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Meet Lori Rader-Day at Cook Library at 7 p.m. July 15. Register

I really enjoy reading debut novels. It’s so much fun discovering new authors and anticipating their future books. One such author is Lori Rader-Day, whose psychological thriller, The Black Hour, comes out July 8.

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Periodically, the Cook Library Cinema Club will shine the Spotlight on Directors -- where we'll highlight the work of some of the greatest directors of American films.

 

billy-wilder-1We'll start with the late, great Billy Wilder -- one of the most versatile and successful directors of Hollywood's Golden Era.  In a career that spanned over 50 years, 60 films, and included six Oscar wins, the Austrian-born filmmaker was a true triple-threat who wrote, directed, and produced everything from heavy drama to broad comedy.  The Jewish Wilder began his career as a screenwriter in Germany, but emigrated to the U.S., via Paris, as the Nazi Party gained power in the 1920's.  He first gained attention in Hollywood for his screenplay of the classic comedy Ninotchka, starring Greta Garbo.  Early directorial assignments soon followed, with Wilder directing his own screenplays for such classic dramas as The Lost Weekend and Double Indemnity.  After the huge success of those films, there was no stopping his particular brand of genius, and his filmography is studded with some of the most successful movies of all time, in every genre imaginable.  You will find a great selection of Wilder's best films here at the library.  So many wonderful films to choose from!  Three of our favorites are highlighted below.

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hoopla is an always available collection of eVideo, eMusic, and eAudiobooks.

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b2ap3_thumbnail_oneplusone.jpgI’ve read every JoJo Moyes book that’s been published in the U.S. So it’s a no brainer that I’d grab her newest book One Plus One. It’s another contemporary opposites attract love story. What I love about her latest book is that I care equally about each character. Jess is trying to hold everything together, despite her vanishing husband, her teenage son who is being bullied, and no money to pay for a once-in-a-lifetime opportunity for Tanzie, her math prodigy daughter. She cleans the home of tech millionaire Ed, who has problems of his own but finds himself coming to her rescue. Moyes lovingly and capably guides the reader to a satisfactory conclusion with lots of laughs along the way. Robert Harris is another author whose novels never disappoint.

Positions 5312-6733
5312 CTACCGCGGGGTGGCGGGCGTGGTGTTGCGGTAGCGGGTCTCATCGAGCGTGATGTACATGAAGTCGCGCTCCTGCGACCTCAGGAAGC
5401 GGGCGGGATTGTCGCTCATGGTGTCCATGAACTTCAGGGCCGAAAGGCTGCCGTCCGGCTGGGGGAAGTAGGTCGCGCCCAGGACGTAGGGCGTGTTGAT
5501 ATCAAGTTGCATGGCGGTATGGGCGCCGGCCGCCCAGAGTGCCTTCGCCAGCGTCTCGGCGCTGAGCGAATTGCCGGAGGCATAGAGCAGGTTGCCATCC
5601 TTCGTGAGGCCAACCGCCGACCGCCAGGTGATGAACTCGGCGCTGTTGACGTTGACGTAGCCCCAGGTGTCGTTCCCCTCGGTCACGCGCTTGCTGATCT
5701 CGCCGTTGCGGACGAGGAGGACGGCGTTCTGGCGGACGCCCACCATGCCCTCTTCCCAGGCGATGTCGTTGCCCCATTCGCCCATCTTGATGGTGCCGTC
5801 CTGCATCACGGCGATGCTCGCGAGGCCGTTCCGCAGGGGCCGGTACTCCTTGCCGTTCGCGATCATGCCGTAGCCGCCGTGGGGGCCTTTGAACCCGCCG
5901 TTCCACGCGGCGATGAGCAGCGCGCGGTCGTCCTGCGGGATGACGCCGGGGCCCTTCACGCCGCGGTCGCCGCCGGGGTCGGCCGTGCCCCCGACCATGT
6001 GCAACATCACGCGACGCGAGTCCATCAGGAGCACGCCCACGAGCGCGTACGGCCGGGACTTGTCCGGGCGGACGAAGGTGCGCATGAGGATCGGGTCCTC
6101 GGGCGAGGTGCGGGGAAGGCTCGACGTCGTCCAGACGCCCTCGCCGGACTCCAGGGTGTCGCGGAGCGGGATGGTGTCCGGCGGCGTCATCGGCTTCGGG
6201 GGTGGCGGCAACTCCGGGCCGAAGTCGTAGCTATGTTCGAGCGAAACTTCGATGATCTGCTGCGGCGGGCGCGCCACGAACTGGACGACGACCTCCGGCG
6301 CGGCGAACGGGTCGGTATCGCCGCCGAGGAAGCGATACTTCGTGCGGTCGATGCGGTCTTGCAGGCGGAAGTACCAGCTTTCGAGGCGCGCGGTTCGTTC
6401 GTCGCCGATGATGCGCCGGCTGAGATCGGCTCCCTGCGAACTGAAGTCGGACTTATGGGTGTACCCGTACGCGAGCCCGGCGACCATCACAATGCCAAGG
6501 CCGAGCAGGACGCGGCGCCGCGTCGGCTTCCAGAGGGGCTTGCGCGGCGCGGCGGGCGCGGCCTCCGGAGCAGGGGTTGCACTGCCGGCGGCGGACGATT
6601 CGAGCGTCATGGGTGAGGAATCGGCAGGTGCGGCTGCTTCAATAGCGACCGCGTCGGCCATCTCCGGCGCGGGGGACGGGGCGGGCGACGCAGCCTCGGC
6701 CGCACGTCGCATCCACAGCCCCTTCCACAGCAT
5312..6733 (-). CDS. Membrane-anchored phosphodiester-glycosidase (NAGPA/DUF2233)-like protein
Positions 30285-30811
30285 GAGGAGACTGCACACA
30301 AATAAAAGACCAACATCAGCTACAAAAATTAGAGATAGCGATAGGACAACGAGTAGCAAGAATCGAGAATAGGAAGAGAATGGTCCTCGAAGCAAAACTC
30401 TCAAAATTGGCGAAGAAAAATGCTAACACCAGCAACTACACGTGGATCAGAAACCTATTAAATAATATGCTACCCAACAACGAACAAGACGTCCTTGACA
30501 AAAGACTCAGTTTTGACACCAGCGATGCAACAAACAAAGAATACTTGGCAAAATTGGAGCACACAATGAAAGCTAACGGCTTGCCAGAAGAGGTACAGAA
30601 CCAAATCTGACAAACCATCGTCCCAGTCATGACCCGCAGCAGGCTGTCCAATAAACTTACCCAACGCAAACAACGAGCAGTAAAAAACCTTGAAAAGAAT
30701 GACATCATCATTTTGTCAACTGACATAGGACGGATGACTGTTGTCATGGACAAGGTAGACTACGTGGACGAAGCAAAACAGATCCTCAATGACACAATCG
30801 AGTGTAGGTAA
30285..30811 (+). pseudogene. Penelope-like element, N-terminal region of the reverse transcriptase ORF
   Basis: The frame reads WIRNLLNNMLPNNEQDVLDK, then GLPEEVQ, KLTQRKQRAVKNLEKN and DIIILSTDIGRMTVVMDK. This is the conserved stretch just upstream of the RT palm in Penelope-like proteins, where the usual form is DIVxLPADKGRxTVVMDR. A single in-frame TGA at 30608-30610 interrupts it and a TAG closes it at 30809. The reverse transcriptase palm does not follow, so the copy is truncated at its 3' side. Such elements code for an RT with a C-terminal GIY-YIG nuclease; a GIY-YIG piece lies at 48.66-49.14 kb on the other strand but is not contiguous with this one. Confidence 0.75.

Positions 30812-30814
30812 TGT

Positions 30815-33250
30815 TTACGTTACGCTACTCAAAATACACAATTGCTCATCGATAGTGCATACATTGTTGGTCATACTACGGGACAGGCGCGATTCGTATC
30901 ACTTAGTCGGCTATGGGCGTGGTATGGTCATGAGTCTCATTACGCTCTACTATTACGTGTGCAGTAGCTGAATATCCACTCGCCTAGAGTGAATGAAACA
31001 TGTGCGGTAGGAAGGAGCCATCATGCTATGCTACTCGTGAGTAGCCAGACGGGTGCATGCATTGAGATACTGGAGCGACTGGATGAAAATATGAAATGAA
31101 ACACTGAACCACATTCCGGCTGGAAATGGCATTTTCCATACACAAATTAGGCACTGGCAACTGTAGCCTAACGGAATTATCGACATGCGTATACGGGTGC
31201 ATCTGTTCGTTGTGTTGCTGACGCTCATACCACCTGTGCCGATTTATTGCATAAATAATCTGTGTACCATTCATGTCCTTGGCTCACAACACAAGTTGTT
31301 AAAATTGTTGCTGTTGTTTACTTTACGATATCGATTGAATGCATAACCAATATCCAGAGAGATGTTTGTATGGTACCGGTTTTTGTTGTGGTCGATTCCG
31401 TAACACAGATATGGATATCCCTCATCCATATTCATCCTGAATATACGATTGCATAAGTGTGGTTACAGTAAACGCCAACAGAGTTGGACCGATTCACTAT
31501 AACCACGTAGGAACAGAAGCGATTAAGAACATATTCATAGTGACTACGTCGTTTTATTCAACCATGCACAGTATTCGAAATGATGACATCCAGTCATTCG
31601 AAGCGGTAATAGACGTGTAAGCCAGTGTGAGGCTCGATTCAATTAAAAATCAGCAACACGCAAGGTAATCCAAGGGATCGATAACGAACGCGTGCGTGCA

b2ap3_thumbnail_officerandaspy.jpgAn Officer and a Spy takes a shameful part of French history and thrillingly transports the reader to another country and place in time. I felt I was an observer in the courtroom, political and military back rooms, meetings and dinner parties of 19th century Paris. Alfred Dreyfuss, a Jewish officer in the French army is accused, tried and found guilty of being a spy. Some years later Georges Picquart, an officer involved in the case, finds evidence that this may not be the case. Those are the facts and Harris builds his story around them, revealing the racism and class issues that made Dreyfuss an easy scapegoat. It’s clear that Harris meticulously researches his novels and each one provides insight into real people caught up in almost unbelievable events.

b2ap3_thumbnail_oppositeofloneliness.jpgMarina Keegan was a promising writer, just hired by the New Yorker, whose play was about to be produced in New York, whose stories and essays had already been published in prominent magazines and who tragically died in a car crash five days after graduating magna cum laude from Yale. Her book of essays and stories, The Opposite of Loneliness was published two years later and I picked up her book, not knowing any of her writing or her short life. In a review J.R. Moehringer describes a “sorrow/joy” feeling while reading her book. Sorrow, for her short life so filled with promise, and joy that her insights and words provide hope for all of us. Marina’s voice leaps off the page and I savored every sentence.

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First off, it’s because her name is “Rainbow.” How cool is that? How could you ever get mad at someone named “Rainbow?” You’d just end up smiling every time you said her name!b2ap3_thumbnail_RR-1.jpg

Second, her books are outstanding. Along with authors like John Green, she’s leading the trend in young adult fiction away from vampires and dystopian worlds and into realistic fiction, with fully-fleshed, relatable characters. (Thank goodness.) She doesn’t rely on complicated plots or action scenes – she just tells b2ap3_thumbnail_rowell-books.jpgsimple stories that go straight to the heart. Her books Eleanor & Park and Fangirl delve into teen insecurity, broken families, and the betrayal of friends with compassion, wit and heart. They’re young adult books that adults will also relate to and love.

Rowell is publishing her first adult novel in July, called Landline. (Thanks to the publisher for providing our library with an ARC.) Georgie McCool, the main character, is a writer for a TV comedy, and she and her writing partner/best friend, Seth, have just gotten the break of their lives – a network executive wants a pilot for their new series. The problem is that they have to get it done in ten days, right over the Christmas holidays, when Georgie is supposed to visit her husband’s family in Omaha. Her husband takes their daughters and goes to Omaha, while Georgie stays behind in LA for a week that transforms her attitude about her career and her marriage.

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